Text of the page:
"Notice" requires more than mere knowledge that a baby was born with a birth defect, as in Loutzenhiser (there are more than 24, 000 such occurrences every year in Texas), [102] or that a car accident happened, as in Carbajal (in 2017, 500, 000 car crashes resulted in death or injury to more than 250, 000 people and billions of dollars in economic losses), [103] and certainly not that someone died (a total of 189, 166 Texas residents in 2015).[104] Governmental units keep statistics on all manner of occurrences. That is knowledge, not notice. Consistent with the plain meaning of the statutory language, the Tort Claims Act's notice provision requires knowledge that rises to the level of notice, which has the effect-if not the purpose-of "enable[ing] governmental units to gather information necessary to guard against unfounded claims, settle claims, and prepare for trial."[105]

         Construing statutes to avoid "glaringly absurd" results "has long been a judicial function."[106]So, even assuming the actual-notice exception could be contextually construed as carrying such trifling force-and it cannot-affording the statute an unreasonable meaning runs counter to bedrock statutory construction principles[107] and is inconsistent with "a realistic assessment of what the legislature ought to have meant."[108]

         On that point, the context of the notice provision as a jurisdictional prerequisite to an immunity waiver is just as critical. A cramped reading of the statute would effectively force governmental units to fully investigate any occurrence even when unnecessary. But needlessly expending scarce public resources when the governmental unit will never be sued is the antithesis of governmental immunity's core function and an ironically paradoxical interpretation of a statute with carefully considered limitations on the Legislature's waiver of immunity.[109]

         To be sure, separation-of-powers implications compel us to adhere to the plain text of a statute rather than make policy decisions.[110] But enforcing a statute's plain language does not mean employing a "bloodless literalism in which text is viewed as if it had no context."[111] Our section 101.101(c) precedent ascribes meaning to the statute's language that comports with a plain reading of its key terms and is the only reasonable construction of the statute when construed as a whole and in the immunity-waiver context.

         If there were ever any concern that Cathey and its progeny are not faithful to legislative intent as expressed in the statutory text, it has assuredly evaporated over time. Nearly a quarter century has elapsed since we issued Cathey, and its core holding has been applied hundreds of times-only a handful of which have involved substantive review by this Court.[112] Amplified by the passage of time-and in view of other changes the Legislature has made to the Tort Claims Act in the interim-the sound of legislative silence has become deafening.[113]

         In declining to overrule Cathey in Tenorio, the Court explored the stare decisis and legislative acceptance doctrines, so we will not belabor those points here. It suffices to reiterate that stare decisis advances important interests-efficiency, fairness, predictability, and judicial integrity-and has "special force" in the construction of statutes precisely because the Legislature can readily course correct.[114] As we explained long ago:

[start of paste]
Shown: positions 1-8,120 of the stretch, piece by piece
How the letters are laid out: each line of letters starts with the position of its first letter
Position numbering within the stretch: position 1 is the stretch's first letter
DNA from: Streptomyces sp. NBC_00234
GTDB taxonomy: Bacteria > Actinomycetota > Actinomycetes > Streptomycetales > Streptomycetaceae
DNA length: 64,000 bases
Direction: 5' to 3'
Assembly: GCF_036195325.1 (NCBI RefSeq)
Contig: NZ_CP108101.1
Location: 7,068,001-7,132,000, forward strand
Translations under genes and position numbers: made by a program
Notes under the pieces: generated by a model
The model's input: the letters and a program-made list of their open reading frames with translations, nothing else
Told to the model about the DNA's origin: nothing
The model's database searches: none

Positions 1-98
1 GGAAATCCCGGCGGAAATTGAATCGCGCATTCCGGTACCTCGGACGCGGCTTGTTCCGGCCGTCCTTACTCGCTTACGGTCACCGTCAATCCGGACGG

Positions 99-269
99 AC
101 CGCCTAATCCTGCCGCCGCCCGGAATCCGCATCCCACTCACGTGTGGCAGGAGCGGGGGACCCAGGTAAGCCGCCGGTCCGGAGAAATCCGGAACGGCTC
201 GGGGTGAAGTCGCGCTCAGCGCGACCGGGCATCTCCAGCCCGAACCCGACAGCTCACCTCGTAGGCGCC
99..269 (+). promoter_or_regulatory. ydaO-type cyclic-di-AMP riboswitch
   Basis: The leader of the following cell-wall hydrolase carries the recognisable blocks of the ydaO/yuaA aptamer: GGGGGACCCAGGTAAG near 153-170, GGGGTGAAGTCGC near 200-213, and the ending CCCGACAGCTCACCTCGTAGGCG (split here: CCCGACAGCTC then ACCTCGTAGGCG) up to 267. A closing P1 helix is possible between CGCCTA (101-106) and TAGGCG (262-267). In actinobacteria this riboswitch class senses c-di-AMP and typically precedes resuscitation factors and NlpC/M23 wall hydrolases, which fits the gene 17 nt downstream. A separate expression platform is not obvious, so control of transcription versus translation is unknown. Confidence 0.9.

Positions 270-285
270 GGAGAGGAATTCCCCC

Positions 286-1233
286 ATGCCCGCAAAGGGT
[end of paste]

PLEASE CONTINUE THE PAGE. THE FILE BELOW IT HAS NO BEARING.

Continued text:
[T]o overrule a court's uniform interpretation of a statute which has persisted over a long period of years as evidenced by numerous decisions, is very like amending a statute. That is why the rule of stare decisis is highly binding in [the statutory construction] field. A series of holdings by a court of last resort should operate as an axiom or new starting point, so to speak, and if a reexamination of all decisions is to be made upon all occasions, the rule will serve no purpose and there would be no certainty in the law.[115]

         Though stare decisis is not an impenetrable barrier, we should not overrule precedent absent a compelling reason.[116] We find none here.

         Relying on outdated hyperbole, [117] the concurrence presses us to depart from the entirety of our actual-notice precedent, asserting-without any analysis-that it has engendered "confusion and uncertainty."[118] The concurrence attempts to manufacture confusion by suggesting that "potential responsibility" and "alleged fault" are different standards, such that any articulation using variants of the former are inconsistent with variants of the latter.[119] The concurrence's asserted befuddlement is linguistically disingenuous because those phrases employ synonymous terms, as any dictionary can attest.[120] We have consistently made clear that actual notice does not mean potential notice and that to actually be on notice, the governmental unit must be subjectively aware of fault in the way alleged, meaning potential responsibility.[121] The concurrence isolates a single sentence from Tenorio to distort the Court's analysis and true holding, which was that the evidence showed, at best, that the City should have known of its fault as ultimately alleged by the plaintiffs, but did not raise a fact issue that it was actually aware of the same.[122]

         As for uncertainty, that is to be expected given that a determination of actual notice, albeit a question of law, always turns on the particular facts of a case. Different facts yield different results. But avoiding uncertainty does not require a nonsensical reading of the statute. Certainty can be achieved simply by giving formal notice under section 101.101(a) and (b). And when that does not happen, ...